Asphaltene particles in a transportable fluid can be made by contacting the hot asphaltene stream with a lower temperature turbulent second fluid such as cool or cold water, see, e.g., U.S. Pat. No. 7,101,499, the contents of which are incorporated by reference herein.

In another embodiment, the density adjusted asphaltene fraction 55 is passed through an extruder to produce long rods or extrudates. The hot density adjusted asphaltene rods can then be cooled by contacting the rods with a cooling air or water stream. Once cool and hard, the asphaltene rods can then be broken into shorter pieces. There are many technologies that can be used for reducing the size of the rods. In one example, the long asphaltene rods can be passed through a roller with a small radius. The diameter of the resulting rods can range from about 0.5 to about 10 mm; with lengths ranging from approximately 1× of the diameter to over 10× of the diameter of the rod. Once the rods of the desired length are formed, they can be coated.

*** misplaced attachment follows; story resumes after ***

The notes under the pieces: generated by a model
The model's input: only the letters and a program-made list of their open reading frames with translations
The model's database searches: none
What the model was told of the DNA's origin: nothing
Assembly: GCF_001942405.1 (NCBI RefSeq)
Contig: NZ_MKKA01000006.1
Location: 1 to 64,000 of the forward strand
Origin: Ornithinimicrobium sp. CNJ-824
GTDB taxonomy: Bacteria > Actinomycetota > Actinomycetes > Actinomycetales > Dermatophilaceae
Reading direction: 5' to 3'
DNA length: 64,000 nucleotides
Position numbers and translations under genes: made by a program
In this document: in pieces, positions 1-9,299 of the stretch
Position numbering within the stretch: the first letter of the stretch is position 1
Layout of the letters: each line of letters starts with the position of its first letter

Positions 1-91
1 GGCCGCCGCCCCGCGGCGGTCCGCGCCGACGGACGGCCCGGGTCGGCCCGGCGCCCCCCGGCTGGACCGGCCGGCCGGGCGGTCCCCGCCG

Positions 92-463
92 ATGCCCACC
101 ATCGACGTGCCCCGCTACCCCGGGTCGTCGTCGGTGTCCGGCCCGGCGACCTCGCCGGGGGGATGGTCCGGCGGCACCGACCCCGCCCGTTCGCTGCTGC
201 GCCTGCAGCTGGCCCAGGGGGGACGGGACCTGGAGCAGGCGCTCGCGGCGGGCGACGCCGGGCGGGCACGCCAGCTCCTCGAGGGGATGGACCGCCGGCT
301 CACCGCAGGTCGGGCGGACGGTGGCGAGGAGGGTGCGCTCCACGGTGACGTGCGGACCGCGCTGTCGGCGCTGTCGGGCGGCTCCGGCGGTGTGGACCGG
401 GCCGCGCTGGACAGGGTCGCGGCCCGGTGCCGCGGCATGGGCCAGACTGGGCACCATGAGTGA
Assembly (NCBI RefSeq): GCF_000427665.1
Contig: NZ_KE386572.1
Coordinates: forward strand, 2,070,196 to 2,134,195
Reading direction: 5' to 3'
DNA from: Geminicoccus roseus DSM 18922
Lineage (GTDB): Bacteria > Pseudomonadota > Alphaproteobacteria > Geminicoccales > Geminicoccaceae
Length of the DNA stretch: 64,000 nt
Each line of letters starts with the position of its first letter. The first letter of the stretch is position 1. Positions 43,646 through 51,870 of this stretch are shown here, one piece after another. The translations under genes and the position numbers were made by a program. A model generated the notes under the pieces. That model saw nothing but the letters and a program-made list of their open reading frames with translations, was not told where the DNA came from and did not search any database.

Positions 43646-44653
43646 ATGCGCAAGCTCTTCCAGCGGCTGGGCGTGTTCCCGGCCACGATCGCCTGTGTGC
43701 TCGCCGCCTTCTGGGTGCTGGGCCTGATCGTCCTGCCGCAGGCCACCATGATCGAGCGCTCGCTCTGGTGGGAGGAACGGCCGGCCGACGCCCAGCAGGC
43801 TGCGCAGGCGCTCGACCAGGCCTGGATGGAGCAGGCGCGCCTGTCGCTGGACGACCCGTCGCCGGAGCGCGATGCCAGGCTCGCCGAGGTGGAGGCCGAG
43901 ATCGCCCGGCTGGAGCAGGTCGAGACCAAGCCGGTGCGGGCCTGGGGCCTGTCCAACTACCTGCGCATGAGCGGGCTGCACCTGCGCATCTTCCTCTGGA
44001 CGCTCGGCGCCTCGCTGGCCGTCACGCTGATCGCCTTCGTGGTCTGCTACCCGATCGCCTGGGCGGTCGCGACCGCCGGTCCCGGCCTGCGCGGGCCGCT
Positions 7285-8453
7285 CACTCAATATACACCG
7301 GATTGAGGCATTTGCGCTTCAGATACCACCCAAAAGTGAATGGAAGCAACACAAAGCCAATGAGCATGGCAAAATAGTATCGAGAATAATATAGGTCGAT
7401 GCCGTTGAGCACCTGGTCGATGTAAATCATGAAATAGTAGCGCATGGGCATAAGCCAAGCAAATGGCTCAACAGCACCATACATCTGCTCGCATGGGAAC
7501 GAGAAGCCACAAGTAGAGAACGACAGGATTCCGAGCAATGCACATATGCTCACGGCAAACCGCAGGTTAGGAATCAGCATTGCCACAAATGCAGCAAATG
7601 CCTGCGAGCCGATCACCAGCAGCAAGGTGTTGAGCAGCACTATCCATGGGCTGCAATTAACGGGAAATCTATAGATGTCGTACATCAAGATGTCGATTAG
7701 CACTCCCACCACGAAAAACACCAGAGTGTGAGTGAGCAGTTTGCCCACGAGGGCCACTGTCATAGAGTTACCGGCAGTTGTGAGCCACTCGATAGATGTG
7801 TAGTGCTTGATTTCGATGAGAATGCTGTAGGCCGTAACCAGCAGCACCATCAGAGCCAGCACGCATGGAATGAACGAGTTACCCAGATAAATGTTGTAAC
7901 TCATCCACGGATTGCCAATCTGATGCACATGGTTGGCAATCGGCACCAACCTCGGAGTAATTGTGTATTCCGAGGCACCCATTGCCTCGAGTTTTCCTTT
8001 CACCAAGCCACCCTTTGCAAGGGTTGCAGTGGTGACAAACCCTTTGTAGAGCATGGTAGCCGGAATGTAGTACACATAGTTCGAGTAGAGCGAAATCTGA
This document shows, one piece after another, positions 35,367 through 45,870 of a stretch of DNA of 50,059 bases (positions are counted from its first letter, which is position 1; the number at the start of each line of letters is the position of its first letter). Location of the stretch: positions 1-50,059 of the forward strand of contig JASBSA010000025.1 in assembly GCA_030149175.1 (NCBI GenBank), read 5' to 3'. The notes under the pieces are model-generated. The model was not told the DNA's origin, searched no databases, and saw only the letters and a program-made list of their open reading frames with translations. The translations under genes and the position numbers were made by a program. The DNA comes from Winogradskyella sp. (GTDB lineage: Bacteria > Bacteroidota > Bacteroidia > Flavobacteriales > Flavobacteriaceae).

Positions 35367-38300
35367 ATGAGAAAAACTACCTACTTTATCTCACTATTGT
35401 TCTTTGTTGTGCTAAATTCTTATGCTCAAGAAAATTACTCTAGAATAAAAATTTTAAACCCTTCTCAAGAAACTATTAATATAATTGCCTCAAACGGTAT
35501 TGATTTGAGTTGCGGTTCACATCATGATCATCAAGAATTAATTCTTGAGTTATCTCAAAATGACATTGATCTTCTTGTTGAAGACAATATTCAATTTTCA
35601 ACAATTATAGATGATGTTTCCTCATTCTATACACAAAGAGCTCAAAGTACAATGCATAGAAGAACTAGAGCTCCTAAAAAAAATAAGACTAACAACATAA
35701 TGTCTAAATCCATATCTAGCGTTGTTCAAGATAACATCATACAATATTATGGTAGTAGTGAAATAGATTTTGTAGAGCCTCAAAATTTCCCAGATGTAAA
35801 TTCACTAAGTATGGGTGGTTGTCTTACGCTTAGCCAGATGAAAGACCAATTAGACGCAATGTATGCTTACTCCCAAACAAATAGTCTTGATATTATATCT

The asphaltene particles 65 are then coated with a coating capable of preventing the coated asphaltene particles from re-dissolving in the carrier. In one embodiment, the coating is an inert coating material such as poly(methylmethacrylate), coker fines, sulfur, clay, silica and mixtures thereof. In another embodiment, the coating is an inert coating material such as one or more of a latex dispersion of poly(methylmethacrylate) in water, a mixture of poly(methylmethacrylate) and coke or a mixture of poly(methylmethacrylate) and sulfur and the like.